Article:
Where do you turn when you feel forsaken? David cried in Psalm 22:1, “My God, My God, why have You forsaken me?” These were the very words that Jesus later used to express His own desolation on the cross. Perhaps you have felt that way before — or do now? Notice something important that happens three times in the course of this Psalm:
Three times in this Psalm of desperation, the writer looks beyond his own understanding of his suffering, to God:
— In verse 3 he says: “Yet You are holy.” Although he did not understand why this was happening to him, one thing he knew: God was not at “fault.” He is holy. As Psalm 119:68 affirms, “You are good and do good.” Despite all he was going through, his feelings, his doubts, YET he affirms his faith in the goodness of God.
— Then again in :9 he proclaims: “Yet You are He who brought me forth from my mother’s womb.” He knew God personally. God had supervised his life from his earliest days, and he knew that God had a purpose for what he was enduring, even if he did not understand it presently.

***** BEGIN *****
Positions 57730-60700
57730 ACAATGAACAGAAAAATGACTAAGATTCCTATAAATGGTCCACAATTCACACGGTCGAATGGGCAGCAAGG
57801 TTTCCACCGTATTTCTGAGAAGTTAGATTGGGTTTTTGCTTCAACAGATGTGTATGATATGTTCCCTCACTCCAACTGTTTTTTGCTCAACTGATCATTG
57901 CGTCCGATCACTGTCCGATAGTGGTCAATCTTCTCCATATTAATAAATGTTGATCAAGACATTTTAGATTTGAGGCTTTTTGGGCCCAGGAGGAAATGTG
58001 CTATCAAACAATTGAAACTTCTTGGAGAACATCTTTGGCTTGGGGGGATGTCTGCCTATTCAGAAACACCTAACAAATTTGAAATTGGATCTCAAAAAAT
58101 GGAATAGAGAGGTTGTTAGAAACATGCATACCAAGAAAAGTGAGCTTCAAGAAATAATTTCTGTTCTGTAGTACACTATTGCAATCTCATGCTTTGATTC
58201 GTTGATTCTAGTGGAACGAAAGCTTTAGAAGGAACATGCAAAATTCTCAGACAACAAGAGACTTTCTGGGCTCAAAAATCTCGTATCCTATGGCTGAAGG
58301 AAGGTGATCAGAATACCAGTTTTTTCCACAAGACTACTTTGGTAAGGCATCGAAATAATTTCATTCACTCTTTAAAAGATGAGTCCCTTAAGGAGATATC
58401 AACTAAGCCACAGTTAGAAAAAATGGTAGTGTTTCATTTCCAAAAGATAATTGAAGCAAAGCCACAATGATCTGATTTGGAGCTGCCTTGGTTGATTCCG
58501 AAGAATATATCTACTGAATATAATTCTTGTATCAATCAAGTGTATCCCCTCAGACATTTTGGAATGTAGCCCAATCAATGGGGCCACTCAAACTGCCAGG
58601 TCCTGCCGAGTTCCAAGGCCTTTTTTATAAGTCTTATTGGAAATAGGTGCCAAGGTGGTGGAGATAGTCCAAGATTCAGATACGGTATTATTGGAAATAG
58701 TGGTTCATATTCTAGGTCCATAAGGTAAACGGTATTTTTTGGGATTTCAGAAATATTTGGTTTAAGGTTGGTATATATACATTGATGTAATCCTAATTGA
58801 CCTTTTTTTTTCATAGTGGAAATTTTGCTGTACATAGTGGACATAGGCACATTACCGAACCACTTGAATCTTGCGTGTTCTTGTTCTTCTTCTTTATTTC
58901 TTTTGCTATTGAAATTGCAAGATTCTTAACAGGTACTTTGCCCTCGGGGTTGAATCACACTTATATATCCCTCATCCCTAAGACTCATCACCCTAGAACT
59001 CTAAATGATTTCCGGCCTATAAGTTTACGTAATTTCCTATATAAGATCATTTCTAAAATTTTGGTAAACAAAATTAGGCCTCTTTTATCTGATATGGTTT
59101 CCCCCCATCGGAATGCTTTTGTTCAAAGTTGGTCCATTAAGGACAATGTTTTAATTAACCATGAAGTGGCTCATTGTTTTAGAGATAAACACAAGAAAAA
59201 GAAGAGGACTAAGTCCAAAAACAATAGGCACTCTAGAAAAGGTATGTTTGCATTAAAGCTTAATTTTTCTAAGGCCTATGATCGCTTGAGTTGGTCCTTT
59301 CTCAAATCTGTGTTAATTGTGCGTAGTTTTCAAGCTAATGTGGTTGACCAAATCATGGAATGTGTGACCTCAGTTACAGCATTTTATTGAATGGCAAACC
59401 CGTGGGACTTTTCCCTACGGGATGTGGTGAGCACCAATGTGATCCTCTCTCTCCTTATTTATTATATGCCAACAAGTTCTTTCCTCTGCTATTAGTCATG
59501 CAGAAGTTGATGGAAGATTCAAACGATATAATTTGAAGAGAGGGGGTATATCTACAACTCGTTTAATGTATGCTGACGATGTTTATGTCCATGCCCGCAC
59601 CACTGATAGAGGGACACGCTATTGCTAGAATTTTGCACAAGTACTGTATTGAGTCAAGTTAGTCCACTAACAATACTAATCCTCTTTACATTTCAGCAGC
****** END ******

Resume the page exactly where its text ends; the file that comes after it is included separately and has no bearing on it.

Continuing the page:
— And in :19 He cries: “But You, O LORD, be not far off.” Despite his feelings of abandonment and desperation, he knew that God was still the only One who could help him. He did not turn away from God, but continued to look to Him, by faith.
David models for us in Psalm 22 how we should respond in times when we feel forsaken by God: even in the midst of abandonment, continue to look to Him, trusting that He is good, and has an ultimately good purpose in mind. Do not turn away from Him, for it is only in Him that you will ever find meaning and help in those darkest hours.